Equipped with good looks, a big, effortlessly acrobatic voice and an uncanny gift for nailing the soulful heart of any and all tunes that came his way, the charismatic Rick Trevino bypassed the music biz’ usual ‘School of Hard Knocks’ curriculum right from the start. Scooped up by Sony even before he could even begin shopping his demos, Trevino hit the ground running in the early’90s with snazzy tour buses, high-profile arena shows and bilingual chart success--and all before his 23rd birthday.
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Trevino was the first Hispanic to seriously impact the country music scene since the great Freddy Fender and Johnny Rodriguez nearly two decades earlier, yet despite his heritage (and the strategic, cross-language marketing), he was essentially positioned as yet another of that era’s ‘hat acts.’ The arrangements favored the sub-genre’s hybrid of Nashville’s glossy ’70s ‘Countrypolitan’ crossover style with arena rock--allowing little ‘wiggle room’ for artistic experimentation, innovation or growth.
In hindsight, then, it’s not surprising that artist and label parted ways in 1998. ‘Hat acts’ had become passé and the industry’s appetite for eating its young will never be sated. But it was a shock to Rick, who was faced with the obligations of a newly-built home for his young family (even as Sony saw fit to release Rick Trevino’s “Super Hits” in 1999).
His early successes notwithstanding, Trevino knew full well that his range and talents had been barely tapped up to that point, so he took stock and shifted gears, realizing that the change in direction was, in fact, an opportunity to spread his wings and dig a little deeper.
“I had the vocal ability to sing,” he said, while admitting, “but I didn’t have the years of experience that I believe you need to have musical integrity.”
He began incorporating more Tex-Mex elements into his music (his father had been a Tejano musician) even as he began a self-imposed crash course in music education. He immersed himself in recordings by the likes of Townes Van Zandt, Robert Earl Keen, Willie Nelson, Los Lobos, Shawn Colvin and Elvis Costello.
In 1998, Trevino was invited to join the debut project of Los Super Seven, a startlingly eclectic aggregation of Mexican-American artists that also included Freddy Fender, Flaco Jimenez, Ruben Ramos, Joe Ely and Los Lobos’ David Hidalgo and Cesar Rosas. The very company he kept bought Rick a new level of respect from critics and peers, and the disc went on to garner a 1999 Grammy© award for Best Mexican-American Album.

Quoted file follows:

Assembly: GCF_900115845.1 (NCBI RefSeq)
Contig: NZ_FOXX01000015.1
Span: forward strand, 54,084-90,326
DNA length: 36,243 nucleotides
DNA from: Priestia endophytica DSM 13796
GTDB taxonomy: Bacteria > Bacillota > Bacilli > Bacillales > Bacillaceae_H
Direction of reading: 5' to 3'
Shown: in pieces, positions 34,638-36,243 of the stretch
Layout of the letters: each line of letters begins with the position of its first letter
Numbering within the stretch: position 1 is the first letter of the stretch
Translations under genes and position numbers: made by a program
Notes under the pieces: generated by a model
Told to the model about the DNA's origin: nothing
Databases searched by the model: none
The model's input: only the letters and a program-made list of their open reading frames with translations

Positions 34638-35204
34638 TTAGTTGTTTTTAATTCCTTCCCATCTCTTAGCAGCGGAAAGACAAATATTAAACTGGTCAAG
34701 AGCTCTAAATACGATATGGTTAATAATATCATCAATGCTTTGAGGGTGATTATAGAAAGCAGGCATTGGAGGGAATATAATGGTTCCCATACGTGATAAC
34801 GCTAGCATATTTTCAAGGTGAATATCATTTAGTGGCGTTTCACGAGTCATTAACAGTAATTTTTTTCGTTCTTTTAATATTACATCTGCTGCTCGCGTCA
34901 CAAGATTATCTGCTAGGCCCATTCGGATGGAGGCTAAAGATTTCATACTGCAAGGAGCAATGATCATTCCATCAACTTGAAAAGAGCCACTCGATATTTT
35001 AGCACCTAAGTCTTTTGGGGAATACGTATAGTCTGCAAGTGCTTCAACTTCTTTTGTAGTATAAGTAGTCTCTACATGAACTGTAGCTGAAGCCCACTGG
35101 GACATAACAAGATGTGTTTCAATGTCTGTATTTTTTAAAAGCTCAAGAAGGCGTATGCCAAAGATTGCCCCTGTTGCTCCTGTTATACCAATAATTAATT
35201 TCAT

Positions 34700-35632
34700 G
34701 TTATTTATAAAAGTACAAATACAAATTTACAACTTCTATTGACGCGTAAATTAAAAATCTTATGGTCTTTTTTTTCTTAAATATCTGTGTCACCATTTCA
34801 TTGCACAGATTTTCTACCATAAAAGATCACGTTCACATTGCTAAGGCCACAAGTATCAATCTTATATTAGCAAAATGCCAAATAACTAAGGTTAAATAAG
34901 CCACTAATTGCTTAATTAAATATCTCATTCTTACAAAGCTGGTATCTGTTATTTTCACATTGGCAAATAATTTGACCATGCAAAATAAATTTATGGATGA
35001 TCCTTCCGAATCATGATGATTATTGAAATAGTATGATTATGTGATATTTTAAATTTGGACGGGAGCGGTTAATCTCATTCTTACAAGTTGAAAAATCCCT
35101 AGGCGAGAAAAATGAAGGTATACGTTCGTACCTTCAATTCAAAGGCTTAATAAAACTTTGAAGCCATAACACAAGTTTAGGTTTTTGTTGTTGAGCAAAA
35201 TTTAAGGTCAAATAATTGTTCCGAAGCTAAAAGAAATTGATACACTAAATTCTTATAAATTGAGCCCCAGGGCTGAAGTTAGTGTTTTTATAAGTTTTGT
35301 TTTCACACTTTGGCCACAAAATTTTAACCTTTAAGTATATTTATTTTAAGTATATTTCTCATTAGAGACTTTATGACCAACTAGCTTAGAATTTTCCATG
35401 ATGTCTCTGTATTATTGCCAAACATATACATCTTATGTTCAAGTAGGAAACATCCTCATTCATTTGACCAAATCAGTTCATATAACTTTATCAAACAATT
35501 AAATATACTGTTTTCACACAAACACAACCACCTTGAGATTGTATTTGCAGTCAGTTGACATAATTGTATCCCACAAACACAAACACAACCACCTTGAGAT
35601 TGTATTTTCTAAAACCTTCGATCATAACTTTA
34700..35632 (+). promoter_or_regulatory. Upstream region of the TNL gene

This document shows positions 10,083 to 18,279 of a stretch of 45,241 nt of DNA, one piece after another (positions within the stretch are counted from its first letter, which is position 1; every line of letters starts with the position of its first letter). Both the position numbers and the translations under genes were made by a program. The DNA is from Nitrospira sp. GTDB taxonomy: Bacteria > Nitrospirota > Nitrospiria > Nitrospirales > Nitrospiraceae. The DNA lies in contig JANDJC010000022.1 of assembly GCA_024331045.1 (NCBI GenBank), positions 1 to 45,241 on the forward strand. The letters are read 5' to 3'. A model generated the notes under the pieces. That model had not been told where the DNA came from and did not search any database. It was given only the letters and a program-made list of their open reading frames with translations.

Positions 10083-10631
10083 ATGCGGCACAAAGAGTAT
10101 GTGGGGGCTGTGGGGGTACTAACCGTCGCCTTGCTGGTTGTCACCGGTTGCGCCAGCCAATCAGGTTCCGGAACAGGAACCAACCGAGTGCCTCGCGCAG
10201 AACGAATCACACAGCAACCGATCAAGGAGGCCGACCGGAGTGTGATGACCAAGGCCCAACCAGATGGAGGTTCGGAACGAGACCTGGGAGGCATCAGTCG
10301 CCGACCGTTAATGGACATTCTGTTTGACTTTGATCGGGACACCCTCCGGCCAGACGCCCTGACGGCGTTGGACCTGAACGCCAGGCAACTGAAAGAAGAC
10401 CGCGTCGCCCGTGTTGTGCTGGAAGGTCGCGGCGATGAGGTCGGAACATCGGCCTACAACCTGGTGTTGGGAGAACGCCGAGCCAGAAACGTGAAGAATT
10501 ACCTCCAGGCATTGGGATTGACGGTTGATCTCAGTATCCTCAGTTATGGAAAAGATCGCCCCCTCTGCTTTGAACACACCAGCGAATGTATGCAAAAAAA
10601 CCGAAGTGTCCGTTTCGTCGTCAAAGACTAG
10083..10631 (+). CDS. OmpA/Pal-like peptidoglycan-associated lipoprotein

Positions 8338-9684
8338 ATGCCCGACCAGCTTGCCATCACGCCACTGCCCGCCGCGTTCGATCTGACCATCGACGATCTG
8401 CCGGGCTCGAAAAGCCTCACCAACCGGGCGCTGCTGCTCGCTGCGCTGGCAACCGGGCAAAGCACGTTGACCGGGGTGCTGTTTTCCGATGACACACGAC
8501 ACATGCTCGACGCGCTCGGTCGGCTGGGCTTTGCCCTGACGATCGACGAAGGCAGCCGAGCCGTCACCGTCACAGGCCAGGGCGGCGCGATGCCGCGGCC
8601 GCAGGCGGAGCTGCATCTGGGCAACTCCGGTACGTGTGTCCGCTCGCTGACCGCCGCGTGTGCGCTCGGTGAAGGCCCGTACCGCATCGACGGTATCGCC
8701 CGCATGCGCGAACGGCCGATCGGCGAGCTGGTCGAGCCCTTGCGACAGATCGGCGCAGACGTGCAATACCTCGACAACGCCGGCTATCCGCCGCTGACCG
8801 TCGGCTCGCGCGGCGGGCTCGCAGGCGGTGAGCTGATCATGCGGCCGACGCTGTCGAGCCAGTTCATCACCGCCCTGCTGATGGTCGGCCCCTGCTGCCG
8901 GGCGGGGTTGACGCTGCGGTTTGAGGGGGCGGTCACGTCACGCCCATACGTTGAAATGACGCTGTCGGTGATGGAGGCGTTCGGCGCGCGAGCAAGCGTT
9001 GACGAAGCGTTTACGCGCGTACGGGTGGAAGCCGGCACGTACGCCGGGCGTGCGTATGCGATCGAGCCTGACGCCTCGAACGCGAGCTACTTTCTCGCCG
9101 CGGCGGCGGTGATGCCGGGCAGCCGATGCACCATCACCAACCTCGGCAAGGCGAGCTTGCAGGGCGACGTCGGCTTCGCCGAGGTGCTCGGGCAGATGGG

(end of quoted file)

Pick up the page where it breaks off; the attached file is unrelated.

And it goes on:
In a gesture symbolic of the break with his past, Trevino even left his cowboy hat in the van for nearly four years; it’s since returned to his head, but these days, it carries no artistic implications. Sometimes (to paraphrase Freud), a hat is just a hat...
Rick and his band (which still includes bassist Greg Modasette and pianist Milton Waters from his days at Texas A&M in the late ’80s) continued to tour, and if the vehicle and the venues were smaller than in the Sony days, the shows got tighter, more substantial, more stylistically diverse.
In 2001, Trevino returned for the second Los Super Seven recording, CANTO. Joined again by Hidalgo, Rosas and Ramos along with The Mavericks’ Raul Malo, Brazil’s Caetano Veloso and Peru’s Susana Baca, Rick was blessed three-fold by the session: The disc earned the group yet another Grammy nomination, it hooked him up with a group to back his first solo outing since Sony AND he forged a connection with a powerful friend and collaborator in Malo.
That same year, Trevino recorded MI SON, a brilliant collection of bilingual original material supported by the CANTO combo plus the rest of Los Lobos. Released on Vanguard Records, MI SON reintroduced Rick Trevino as a rapidly developing artist of note, along the way being tabbed by both the Chicago Sun Times and The Tucson Citizen as one of the Top 10 Latin albums of the year.
An industry showcase in Nashville caught the attention of notable Warner Bros. producer Paul Worley. Trevino was signed to the label, and Malo, Jaime Hanna and Alan Miller collaborated with Rick to pen nine of the ten tunes which would make up his 2003 WBR debut, IN MY DREAMS.
Dialing up knowing references to The Mavericks/Roy Orbison (the title track and “Are We Almost There”), Merle Haggard (“She’ll Never Know”), Rodney Crowell (the rollicking, self-deprecating “Overnight Success”), Buddy Holly (“Beautiful Day”), and Buck Owens (“Olivia” and “Heartaches”), the disc displayed a mature artist whose material was truly worthy of his awesome vocal instrument.
Produced by Malo and backed by some of Music City’s earthiest studio hands (Kenny Vaughn, Glen Worf, Dan Dugmore, Tim Lauer, Chad Cromwell, etc.), IN MY DREAMS remains a pillar-to-post artistic triumph, even if radio was to have a bit of trouble finding the ‘Rick Trevino’ they thought they knew amid this stylistic tour-de-force that he presented.
“When IN MY DREAMS came out, I wasn’t identified with the song because it was such a big departure from what I’d been doing,” Rick admits. “But the change was purposeful; I felt like I got a lot more respect from the industry because of where I came from and the perception they had of me. I’ve got a lot of music to share; we just need another shot.”
In the spring of 2005, Trevino reunited with Los Super Seven for HEARD IT ON THE X, providing the lead vocal on “Ojitos Traidores” and sparring with the great Freddy Fender on the sizzling “Cupido.”
“It’s been kind of inside-out,” Rick said, reflecting on his unusual career path. “I look at it like I’m paying my dues now, and I still feel like I’m really blessed to be playing music for a living, period.”
Rick Trevino is currently writing and demo-ing songs for his second WBR disc, ostensibly due in 2006. Raul Malo will again co-write, and Malo and Worley are set to co-produce.
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